Wood plank ceilings work for both traditional and contemporary styles.
Photo courtesy of CTW Features
Give visitors a reason to look up; unique view makes a big statement at a small cost.
Consider the context. “Ceiling treatments should enhance, not detract, from your existing architecture,” said interior designer Sarah Barnard of Santa Monica, Calif. Though moldings and ceiling medallions allow for a dramatic makeover, she said, “there are very few houses in which they authentically belong.”
In ranch- or contemporary-style homes with minimal architectural detail, a tongue-in-groove wood plank ceiling “looks fantastic,” Barnard said.
Go big and bold. Though white is still the safest choice for ceilings, colors and patterns aren't necessarily overpowering.
“Patterned or textured paper on the ceiling has the same grounding effect as a patterned area rug,” Barnard said. “It doesn't take over the room. It pulls it together.”
When painting or stenciling, consider the advice of Jennifer Bertrand, host of HGTV's “Paint Over.”
“I tend to think very graphic and large,” Bertrand said. “I look to vintage fabric for inspiration.”
Color blocking is an easy way to create a bold effect, as are linear patterns such as stripes, checks or chevrons, Bertrand said.
Let there be light. Adding skylights “enhances not just the architecture but occupant happiness,” Barnard said. “Flooding in natural light changes people's experience of the space.”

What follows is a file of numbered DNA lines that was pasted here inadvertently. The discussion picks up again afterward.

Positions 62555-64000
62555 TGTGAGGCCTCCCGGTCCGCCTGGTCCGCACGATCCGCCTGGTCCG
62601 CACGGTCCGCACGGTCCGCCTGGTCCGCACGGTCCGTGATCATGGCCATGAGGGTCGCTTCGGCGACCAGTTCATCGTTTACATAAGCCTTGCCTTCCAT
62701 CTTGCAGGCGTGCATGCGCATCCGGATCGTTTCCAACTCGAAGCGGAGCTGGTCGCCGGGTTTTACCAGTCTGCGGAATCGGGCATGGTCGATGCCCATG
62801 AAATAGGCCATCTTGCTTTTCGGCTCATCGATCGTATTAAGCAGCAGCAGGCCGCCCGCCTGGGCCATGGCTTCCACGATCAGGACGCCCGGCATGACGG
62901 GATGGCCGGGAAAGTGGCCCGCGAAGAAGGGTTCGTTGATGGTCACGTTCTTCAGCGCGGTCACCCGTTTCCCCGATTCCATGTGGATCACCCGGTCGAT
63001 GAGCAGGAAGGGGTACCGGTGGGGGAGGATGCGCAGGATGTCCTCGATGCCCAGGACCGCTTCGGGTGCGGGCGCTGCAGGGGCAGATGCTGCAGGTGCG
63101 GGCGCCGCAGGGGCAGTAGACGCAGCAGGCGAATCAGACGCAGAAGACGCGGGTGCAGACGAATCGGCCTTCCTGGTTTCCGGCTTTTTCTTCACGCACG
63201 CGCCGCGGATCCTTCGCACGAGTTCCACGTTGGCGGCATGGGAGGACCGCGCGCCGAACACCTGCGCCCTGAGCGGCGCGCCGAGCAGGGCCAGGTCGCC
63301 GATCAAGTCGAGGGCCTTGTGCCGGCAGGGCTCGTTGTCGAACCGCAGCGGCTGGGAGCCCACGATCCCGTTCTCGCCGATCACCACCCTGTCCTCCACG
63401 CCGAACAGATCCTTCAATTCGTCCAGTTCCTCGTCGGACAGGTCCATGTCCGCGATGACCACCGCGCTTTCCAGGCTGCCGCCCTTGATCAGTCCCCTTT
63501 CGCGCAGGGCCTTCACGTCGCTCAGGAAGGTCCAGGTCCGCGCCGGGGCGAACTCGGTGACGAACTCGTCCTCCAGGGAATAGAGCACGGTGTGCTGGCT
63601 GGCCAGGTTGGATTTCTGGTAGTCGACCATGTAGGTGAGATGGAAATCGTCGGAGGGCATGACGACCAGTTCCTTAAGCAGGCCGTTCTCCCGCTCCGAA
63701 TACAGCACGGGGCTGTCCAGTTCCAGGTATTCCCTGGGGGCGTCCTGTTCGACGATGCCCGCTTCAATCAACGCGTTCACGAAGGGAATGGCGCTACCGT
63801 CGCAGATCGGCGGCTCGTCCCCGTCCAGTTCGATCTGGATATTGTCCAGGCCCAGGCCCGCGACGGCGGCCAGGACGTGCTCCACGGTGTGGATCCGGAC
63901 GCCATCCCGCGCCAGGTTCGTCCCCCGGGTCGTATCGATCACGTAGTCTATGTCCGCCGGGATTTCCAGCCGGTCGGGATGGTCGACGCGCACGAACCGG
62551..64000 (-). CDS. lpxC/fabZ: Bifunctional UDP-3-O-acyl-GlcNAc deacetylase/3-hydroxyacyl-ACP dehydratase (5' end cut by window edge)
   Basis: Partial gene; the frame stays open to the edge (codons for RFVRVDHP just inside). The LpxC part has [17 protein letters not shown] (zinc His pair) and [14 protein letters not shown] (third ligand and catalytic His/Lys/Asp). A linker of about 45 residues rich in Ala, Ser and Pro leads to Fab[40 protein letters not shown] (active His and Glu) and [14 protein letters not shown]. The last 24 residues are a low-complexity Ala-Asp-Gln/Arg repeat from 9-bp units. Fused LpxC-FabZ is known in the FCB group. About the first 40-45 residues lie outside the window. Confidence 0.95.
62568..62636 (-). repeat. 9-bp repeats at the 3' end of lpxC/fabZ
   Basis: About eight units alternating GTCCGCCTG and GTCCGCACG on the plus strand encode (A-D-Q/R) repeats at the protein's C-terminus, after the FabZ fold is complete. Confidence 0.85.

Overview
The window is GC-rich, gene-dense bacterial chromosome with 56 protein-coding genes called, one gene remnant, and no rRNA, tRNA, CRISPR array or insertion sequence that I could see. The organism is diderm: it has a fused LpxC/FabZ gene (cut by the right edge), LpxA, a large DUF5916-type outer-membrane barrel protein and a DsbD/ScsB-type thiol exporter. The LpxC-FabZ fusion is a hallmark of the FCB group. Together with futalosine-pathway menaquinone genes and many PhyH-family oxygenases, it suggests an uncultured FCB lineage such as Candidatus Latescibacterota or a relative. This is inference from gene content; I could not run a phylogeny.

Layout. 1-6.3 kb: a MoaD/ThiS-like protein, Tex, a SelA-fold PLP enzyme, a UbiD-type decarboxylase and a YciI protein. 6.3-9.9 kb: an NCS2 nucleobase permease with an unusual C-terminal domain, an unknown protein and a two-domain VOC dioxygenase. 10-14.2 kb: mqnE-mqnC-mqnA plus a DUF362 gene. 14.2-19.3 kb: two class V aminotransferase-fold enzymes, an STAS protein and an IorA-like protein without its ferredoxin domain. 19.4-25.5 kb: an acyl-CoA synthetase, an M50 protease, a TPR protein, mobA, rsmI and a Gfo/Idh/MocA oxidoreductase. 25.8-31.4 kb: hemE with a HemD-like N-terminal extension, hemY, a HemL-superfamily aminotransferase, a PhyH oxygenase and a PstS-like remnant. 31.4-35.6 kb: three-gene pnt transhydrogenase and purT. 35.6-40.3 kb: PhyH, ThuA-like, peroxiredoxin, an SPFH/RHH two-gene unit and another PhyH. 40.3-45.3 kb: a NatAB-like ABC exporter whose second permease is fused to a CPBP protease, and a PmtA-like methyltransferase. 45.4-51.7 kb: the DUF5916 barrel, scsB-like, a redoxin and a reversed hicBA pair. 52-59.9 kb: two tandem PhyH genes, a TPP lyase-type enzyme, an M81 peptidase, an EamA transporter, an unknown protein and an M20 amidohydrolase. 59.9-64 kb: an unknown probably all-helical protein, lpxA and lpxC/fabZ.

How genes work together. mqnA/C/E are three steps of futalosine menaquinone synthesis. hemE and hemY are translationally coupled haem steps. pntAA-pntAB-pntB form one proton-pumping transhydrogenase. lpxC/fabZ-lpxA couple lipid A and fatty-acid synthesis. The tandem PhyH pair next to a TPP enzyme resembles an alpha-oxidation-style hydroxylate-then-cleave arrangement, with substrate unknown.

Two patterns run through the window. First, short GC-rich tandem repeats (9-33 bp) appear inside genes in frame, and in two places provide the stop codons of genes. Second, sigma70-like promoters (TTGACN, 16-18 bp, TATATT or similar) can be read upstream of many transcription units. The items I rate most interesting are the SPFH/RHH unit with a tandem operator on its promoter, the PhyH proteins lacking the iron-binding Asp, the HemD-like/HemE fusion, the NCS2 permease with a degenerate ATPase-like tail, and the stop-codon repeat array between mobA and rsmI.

To get the most sunbeams for your buck, install a “series of beautiful wood-framed rectangular skylights that seem like an integral part of the design, not an afterthought,” Barnard said.
Depending on the home's orientation and ceiling height, a grouping of skylights can frame the sky above, with all its foliage, clouds and birds, she said.
Bring down the house. Vary the ceiling height within the same room to create visual interest, cozier spaces or activity zones. Dropping the perimeter section of ceiling to form an interior soffit makes the middle section seem even loftier while creating intimate, inviting spaces near the walls for conversation and reading.
Coffers, beams and trays also break up the ceiling's expanse for increased visual interest. A coffered ceiling consists of recessed panels framed by beams or molding, usually arranged in a grid. A tray ceiling is one with a raised or recessed center.
If alternating the ceiling height seems too difficult or expensive, create an “implied” tray ceiling by painting a square with a high-gloss pinstripe around it, Bertrand said.
Get on track. Configurable monorail lighting systems offer a fresh take on track lighting, with greater flexibility and aesthetic appeal. The rail accommodates various lighting fixtures, including spotlights and pendants, “so you can have lights aimed up at the ceiling and down on your artwork, as well as task lighting, all on the same track,” Barnard said.
Add texture. Pressed tin ceilings offer repeating patterns and a historical look, but the stamped square plates can be a challenge to install. Molded styrene panels are a more manageable alternative.
It's also easy to create a pressed tin look using Anaglypta wallpaper, an embossed paintable wall covering that's heavier than regular wallpaper, said interior designer Robin Siegerman, author of “Renovation Bootcamp: Kitchen” (Yorkshire Publishing, 2011).
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